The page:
“It was just one of these roundtable meetings to come up with a bunch of fun ideas for the Kessel Run. We had stuff that we knew, like the carbon bergs, but the Space-o-pus wasn’t in there. It was a little sketch of this monstrous jellyfish and the Falcon was hyperspacing through the head of it to get away. And [director] Ron [Howard] had seen that drawing.”

Clyne ran with the idea, sketching out a mockup of the Falcon flying up alongside the creature’s enormous eyeball. “Again, that was just me doing a drawing and being like ‘What if we did a big eyeball, guys?’ It was kind of terrifying.” But he could take it further.

As the creature encounters the gravity well, Clyne and his team started spitballing ideas about how the pressure would impact an organic life form. “We were having these conversations with Ron about what happens to this space monster when he gets sucked into this gravity well. Does he just turn into a ball of light? Does he dissolve like water? Everybody was throwing out these ideas and it was one of these big conversations and I said, ‘Well, what if in true ‘80s Indiana Jones fashion, his skin just gets ripped off and we see his skull?’ And everybody was like, ‘Oh, that’s disgusting, James!’”

But Howard was intrigued. “A minute later, Ron goes, ‘I want to hear more about the skull.’ And I said, ‘Well, we’re Star Wars. Let’s have those fun moments where you’re a kid and you get giddy because there’s something really kind of gruesome that happens, but it’s not bloody….I wanted to have one of these moments where you kind of felt sad for it. He was just hanging out in space doing his own thing, minding his own business, just a little hungry for some space ship. And then it gets sucked into this thing. We were trying to figure out how to make that a little more fun.”

Gravity of the situation

With the creature vanquished, there’s still the devastating power of the massive gravity well to contend with before the Falcon can fly off to relative safety, and Clyne and his crew were tasked with choreographing the destruction. “The gravity well was such a huge challenge itself. It was a scale that we had to define. There was some science involved: What is the amount of gravity pulling on objects? Does it pull it straight into itself? And then just the animation behind taking an organic object like our Space-o-pus and dragging that in, how much tension is on the tentacles? Endless decisions.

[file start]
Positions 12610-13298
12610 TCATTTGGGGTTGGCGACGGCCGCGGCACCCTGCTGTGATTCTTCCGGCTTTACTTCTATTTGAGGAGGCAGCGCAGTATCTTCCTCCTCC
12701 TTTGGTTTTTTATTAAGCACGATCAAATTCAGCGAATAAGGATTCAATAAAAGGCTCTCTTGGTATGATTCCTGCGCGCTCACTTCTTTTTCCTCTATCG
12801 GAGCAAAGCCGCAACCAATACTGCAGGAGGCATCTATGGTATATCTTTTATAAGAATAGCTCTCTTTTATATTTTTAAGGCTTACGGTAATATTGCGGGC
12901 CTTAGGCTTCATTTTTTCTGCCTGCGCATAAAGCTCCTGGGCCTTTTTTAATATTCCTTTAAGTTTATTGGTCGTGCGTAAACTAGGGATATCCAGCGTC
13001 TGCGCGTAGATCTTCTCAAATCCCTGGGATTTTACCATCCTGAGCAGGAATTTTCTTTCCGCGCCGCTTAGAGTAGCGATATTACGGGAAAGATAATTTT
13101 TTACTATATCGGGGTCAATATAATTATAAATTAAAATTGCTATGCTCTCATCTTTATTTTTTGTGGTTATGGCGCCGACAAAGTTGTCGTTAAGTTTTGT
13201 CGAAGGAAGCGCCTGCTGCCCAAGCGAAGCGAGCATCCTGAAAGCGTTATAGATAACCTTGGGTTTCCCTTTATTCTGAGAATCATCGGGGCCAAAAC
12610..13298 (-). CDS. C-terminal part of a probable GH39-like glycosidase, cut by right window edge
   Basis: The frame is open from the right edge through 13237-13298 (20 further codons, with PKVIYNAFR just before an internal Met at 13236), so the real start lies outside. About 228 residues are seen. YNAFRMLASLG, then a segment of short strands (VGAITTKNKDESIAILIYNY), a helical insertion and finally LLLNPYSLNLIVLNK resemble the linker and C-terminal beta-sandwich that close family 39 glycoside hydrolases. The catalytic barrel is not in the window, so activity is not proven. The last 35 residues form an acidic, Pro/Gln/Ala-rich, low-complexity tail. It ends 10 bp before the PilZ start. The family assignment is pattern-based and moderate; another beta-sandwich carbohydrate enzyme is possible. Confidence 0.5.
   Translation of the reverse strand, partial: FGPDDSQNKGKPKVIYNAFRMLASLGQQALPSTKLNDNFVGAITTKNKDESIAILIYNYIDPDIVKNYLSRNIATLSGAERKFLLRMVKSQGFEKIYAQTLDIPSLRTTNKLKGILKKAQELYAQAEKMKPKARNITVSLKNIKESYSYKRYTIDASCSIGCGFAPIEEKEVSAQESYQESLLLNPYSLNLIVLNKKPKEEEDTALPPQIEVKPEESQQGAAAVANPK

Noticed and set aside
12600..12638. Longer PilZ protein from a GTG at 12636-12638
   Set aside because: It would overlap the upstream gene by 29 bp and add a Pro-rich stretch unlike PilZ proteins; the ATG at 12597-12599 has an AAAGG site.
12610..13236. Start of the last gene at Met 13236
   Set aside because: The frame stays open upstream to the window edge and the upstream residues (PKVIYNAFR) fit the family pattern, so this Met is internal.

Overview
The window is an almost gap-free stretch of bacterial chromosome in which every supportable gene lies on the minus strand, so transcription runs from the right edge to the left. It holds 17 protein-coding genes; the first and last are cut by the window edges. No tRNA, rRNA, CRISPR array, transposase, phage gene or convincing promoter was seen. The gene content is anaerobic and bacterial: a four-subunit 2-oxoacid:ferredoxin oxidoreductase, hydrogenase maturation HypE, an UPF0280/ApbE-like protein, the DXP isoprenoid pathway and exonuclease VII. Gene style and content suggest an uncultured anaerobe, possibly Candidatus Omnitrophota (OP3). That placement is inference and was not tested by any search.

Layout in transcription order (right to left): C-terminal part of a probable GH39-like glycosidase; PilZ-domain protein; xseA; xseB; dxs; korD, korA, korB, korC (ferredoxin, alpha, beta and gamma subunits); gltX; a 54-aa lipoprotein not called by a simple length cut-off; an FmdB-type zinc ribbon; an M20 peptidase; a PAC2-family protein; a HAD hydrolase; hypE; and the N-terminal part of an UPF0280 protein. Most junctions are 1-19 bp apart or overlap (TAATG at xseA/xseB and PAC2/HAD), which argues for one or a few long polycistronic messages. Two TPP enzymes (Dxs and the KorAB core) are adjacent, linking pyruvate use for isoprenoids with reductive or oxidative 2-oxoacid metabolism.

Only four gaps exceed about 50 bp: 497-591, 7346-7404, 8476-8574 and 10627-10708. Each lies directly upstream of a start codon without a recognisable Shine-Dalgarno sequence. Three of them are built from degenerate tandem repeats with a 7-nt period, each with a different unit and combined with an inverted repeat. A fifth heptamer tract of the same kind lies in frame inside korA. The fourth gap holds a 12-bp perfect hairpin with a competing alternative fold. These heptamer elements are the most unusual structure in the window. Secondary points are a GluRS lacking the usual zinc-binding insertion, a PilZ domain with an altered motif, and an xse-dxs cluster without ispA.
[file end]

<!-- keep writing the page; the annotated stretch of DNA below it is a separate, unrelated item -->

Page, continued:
“We had to step-by-step understand what pieces came off, how much is exposed at this point, how much do we leave as a fun moment at the end where you really see it all ripped apart. There’s a really quick moment where the Space-o-pus slaps the top of the ship….And then there’s just the gravity well itself pulling pieces off. Just literally seeing one panel just peel back like a tin can and fly off.”

In designing the maw, “it did a couple things,” Clyne says. “We could have fun with ripping pieces off the Falcon and it gave us a visual cue of speed and danger of the gravity itself, so it worked in two respects. And then it showed the speed — if that’s one piece that came off, what’s going to happen if the whole thing gets sucked into it?”

Even the color of the gravity well and the Kessel Run storm was carefully scripted. “Color palette was a big part of not only the gravity well but the entire movie,” Clyne says. “The movie follows Han Solo’s mood. It starts very kind of gray and single dimensional and de-saturated, monochromatic, and it gets more and more colorful as the movie progresses, so you get to Kessel and it’s yellow. You get to the gravity well, it’s bright red.”

Beyond the magnificence of the special effects, Clyne says it’s the characters that truly give the Kessel Run its heart. “These characters come from all different places, walks of life, and they’re all having to work together. They’re all in this really scary situation having to work it out. Beckett’s in the back and Han’s in the front…L3 is now part of the ship making it happen. They’re all coming together, working together and without that, it would have been an interesting looking sequence, but have you wouldn’t have really felt much. I know what it’s like to work as a team to make something happen.”

Tomorrow — In our third and final installment, Clyne delves deep into designing the train heist sequence in Solo: A Star Wars Story.

Solo: A Star Wars Story is in theaters now.

You can see many of the stunning images included here and more in The Art of Solo: A Star Wars Story.

Kristin Baver is a writer and all-around sci-fi nerd who always has just one more question in an inexhaustible list of curiosities. Sometimes she blurts out “It’s a trap!” even when it’s not. Do you know a fan who’s most impressive? Hop on Twitter and tell @KristinBaver all about them!